“Lights! Camera! Action!” Ah, those words are music to my ears whenever I hear them, or say them, or even think them in my head. And this week they happen all over again with a completely new group of kids…and Jonah.
I find the script I am looking for in the bottom of my old Emily Dickinson boxes. For years I directed summer theater at Hamilton Elementary School. We met for four hours a day for a month. We wrote a script and produced a show with costumes, make-up and sets, and ended our month with a rousing original melodrama to a great house in the auditorium. I look at the names on these scripts. Most of the students have now graduated and moved on to college and professions. All that remains are smudged up old scripts that still have fun stories for middle school students. I find the one I am looking for, “The Perilous Carnival,” toss it into my bag and load up the old Jeep.
This is my second year with the LaGrange Community Youth Center, and I am excited about another year with new kids. I pick up Jonah as he has decided to come to Drama Camp and meet new kids and try out for the part of student director.
Driving to LaGrange early in the morning is a bit like the opening of a movie. Hay fields, slow moving tractors and mist on the old barns join our conversation. When we arrive at Howe Military Academy, I miss the auditorium and drive around the small campus. When I finally find it, we park and haul out our gear to the welcoming “hellos” from Megan Vanderoest and Mimi Wismer. They will be our two adult helpers for the week, and I know from experience that they are also in for a whirlwind.
They already have the doors to the auditorium open and the stage lights on. I stop and stare in wonder (as always) for a few moments before walking down the aisle. One by one the Drama Camp students arrive, boisterous and full of energy … they are, after all, middle school students. They also have no idea of the amount of work and effort they are going to put in to this week.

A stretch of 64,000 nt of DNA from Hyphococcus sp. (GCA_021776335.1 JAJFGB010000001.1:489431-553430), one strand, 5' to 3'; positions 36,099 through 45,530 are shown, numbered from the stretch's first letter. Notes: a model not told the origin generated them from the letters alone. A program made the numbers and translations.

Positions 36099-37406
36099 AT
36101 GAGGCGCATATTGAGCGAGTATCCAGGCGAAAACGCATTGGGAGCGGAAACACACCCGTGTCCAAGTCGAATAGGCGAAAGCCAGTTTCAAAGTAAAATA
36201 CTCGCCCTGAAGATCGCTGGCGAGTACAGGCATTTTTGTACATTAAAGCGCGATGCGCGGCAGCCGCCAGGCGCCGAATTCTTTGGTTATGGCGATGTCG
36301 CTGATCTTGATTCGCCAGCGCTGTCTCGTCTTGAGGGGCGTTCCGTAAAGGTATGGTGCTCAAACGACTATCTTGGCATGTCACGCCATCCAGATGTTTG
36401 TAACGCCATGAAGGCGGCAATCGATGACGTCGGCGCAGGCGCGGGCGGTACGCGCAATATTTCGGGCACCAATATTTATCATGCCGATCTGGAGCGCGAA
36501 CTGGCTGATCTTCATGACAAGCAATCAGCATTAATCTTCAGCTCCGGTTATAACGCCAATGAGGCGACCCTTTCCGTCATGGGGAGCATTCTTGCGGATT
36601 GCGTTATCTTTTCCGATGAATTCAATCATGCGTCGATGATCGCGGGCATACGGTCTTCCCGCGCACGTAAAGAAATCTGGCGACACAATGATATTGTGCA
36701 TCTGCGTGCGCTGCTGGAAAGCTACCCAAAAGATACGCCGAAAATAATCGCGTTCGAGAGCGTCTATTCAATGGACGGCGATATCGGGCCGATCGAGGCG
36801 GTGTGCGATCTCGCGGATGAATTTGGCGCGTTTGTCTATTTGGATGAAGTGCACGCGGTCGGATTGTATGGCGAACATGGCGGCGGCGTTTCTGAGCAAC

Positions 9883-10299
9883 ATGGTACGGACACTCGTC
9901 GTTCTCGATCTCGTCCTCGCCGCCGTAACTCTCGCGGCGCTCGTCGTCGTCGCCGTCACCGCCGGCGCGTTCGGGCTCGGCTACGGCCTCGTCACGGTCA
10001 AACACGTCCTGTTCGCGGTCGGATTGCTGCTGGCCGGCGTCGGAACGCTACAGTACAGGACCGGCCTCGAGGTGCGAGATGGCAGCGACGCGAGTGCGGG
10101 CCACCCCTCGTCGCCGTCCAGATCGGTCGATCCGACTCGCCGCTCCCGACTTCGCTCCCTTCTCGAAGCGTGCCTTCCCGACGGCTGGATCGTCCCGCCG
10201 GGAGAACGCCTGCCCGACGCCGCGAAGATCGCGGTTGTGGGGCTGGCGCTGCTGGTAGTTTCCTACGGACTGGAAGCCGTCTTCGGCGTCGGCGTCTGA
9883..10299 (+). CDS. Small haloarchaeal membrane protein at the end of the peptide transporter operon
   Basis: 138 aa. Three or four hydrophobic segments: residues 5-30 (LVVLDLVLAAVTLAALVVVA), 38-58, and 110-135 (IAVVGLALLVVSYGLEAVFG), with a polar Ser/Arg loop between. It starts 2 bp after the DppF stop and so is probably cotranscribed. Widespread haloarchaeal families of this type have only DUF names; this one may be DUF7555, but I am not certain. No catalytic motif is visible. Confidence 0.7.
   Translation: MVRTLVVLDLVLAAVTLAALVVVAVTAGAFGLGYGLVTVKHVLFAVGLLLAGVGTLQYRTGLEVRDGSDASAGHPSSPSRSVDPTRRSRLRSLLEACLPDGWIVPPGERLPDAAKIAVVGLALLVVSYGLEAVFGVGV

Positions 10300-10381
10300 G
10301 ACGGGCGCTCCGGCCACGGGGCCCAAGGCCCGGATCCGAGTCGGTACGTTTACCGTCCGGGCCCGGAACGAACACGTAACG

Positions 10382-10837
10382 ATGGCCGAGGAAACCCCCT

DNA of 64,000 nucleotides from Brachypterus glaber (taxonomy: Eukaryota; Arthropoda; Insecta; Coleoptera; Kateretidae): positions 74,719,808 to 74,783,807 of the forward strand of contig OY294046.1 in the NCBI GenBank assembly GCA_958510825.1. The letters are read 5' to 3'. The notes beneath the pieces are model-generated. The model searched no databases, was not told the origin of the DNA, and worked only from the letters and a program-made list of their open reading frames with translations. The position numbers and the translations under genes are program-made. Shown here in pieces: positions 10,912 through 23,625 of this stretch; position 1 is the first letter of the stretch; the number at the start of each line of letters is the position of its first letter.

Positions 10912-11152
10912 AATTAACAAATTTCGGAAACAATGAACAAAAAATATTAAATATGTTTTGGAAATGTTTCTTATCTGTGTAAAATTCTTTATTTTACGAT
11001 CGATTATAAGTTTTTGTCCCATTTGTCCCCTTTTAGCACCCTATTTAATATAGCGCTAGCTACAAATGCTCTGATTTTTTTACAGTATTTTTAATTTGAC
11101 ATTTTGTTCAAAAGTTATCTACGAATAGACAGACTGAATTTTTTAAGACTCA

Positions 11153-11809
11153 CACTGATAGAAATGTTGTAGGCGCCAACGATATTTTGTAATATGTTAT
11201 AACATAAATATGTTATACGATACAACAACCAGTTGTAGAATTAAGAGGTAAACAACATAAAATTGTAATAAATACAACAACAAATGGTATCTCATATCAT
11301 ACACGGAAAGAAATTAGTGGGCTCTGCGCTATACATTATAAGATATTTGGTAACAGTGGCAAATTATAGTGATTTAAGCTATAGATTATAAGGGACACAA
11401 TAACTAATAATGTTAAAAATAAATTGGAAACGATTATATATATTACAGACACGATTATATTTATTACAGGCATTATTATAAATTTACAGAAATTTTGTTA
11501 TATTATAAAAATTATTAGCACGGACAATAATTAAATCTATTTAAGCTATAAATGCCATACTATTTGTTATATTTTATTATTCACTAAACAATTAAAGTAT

We circle up our chairs on the scarred stage to become acquainted, and it isn’t long before we are interacting in theater games, practicing our bowing and singing to one another. If stage fright is their accompaniament, it is already long gone.
We break for lunch and they head out into the hot sun to run and play, but come in quickly as the heat of the day joins with the excitement of the show.
We again circle up. We talk about the show including props, costumes and scripts. We spend time learning the terms they will need in our short week, such as how to balance the stage, tableaux (French for maintaining a position, some may call it freezing in place), stage right, stage left, upstage, downstage, playbills and so much more. They do not take notes; this is summer camp not classroom work, but they learn it all quickly.
Early on Tuesday auditions are held and parts are given out along with the script. I watch how they hold each script … some carry it delicately, others roll it up, and I tell them to take the script everywhere. We do a cold read and call it a day.
By Thursday morning, the invitations have been sent home, the bios written and typed into the playbills, costumes and props wait in the wing and at 12:30 we produce a melodrama in three acts with my Student Director, Jonah. I sit in the audience and hold my breath. The work has been accomplished in four short days, and now I let them go.
Jonah takes the stage and welcomes the audience. He asks everyone to shut off their cell phones. It is hushed and quiet and the curtains open, and we have a show. I laugh the loudest, clap the heartiest and beam with pride.
Afterwards there are flowers and photos. The parents are amazed at what we accomplished in these four short days. Me too, actually.
We strike the show, clean up everything and I am the last to walk out. I give a final bow to all who helped make this happen,
“Lights, camera, action!” One more time.